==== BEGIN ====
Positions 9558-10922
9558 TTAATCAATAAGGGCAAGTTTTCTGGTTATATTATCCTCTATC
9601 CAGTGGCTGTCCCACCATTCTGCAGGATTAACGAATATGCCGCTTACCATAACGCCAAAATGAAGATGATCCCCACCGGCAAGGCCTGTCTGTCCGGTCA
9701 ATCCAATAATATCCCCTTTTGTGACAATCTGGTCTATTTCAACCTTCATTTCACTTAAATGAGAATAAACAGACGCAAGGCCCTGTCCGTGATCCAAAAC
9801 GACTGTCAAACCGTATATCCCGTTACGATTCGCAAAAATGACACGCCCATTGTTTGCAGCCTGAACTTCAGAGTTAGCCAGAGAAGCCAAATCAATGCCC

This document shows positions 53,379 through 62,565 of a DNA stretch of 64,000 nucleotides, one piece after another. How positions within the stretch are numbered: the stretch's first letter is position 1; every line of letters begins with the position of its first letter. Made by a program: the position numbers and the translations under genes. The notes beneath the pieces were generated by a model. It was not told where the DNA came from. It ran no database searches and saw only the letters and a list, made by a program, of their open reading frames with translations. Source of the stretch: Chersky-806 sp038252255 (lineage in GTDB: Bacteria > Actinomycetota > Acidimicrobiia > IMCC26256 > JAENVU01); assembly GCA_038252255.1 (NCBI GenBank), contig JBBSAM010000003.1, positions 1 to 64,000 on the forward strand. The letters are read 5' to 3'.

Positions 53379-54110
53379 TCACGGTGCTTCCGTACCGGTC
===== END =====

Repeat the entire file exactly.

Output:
Positions 9558-10922
9558 TTAATCAATAAGGGCAAGTTTTCTGGTTATATTATCCTCTATC
9601 CAGTGGCTGTCCCACCATTCTGCAGGATTAACGAATATGCCGCTTACCATAACGCCAAAATGAAGATGATCCCCACCGGCAAGGCCTGTCTGTCCGGTCA
9701 ATCCAATAATATCCCCTTTTGTGACAATCTGGTCTATTTCAACCTTCATTTCACTTAAATGAGAATAAACAGACGCAAGGCCCTGTCCGTGATCCAAAAC
9801 GACTGTCAAACCGTATATCCCGTTACGATTCGCAAAAATGACACGCCCATTGTTTGCAGCCTGAACTTCAGAGTTAGCCAGAGAAGCCAAATCAATGCCC

This document shows positions 53,379 through 62,565 of a DNA stretch of 64,000 nucleotides, one piece after another. How positions within the stretch are numbered: the stretch's first letter is position 1; every line of letters begins with the position of its first letter. Made by a program: the position numbers and the translations under genes. The notes beneath the pieces were generated by a model. It was not told where the DNA came from. It ran no database searches and saw only the letters and a list, made by a program, of their open reading frames with translations. Source of the stretch: Chersky-806 sp038252255 (lineage in GTDB: Bacteria > Actinomycetota > Acidimicrobiia > IMCC26256 > JAENVU01); assembly GCA_038252255.1 (NCBI GenBank), contig JBBSAM010000003.1, positions 1 to 64,000 on the forward strand. The letters are read 5' to 3'.

Positions 53379-54110
53379 TCACGGTGCTTCCGTACCGGTC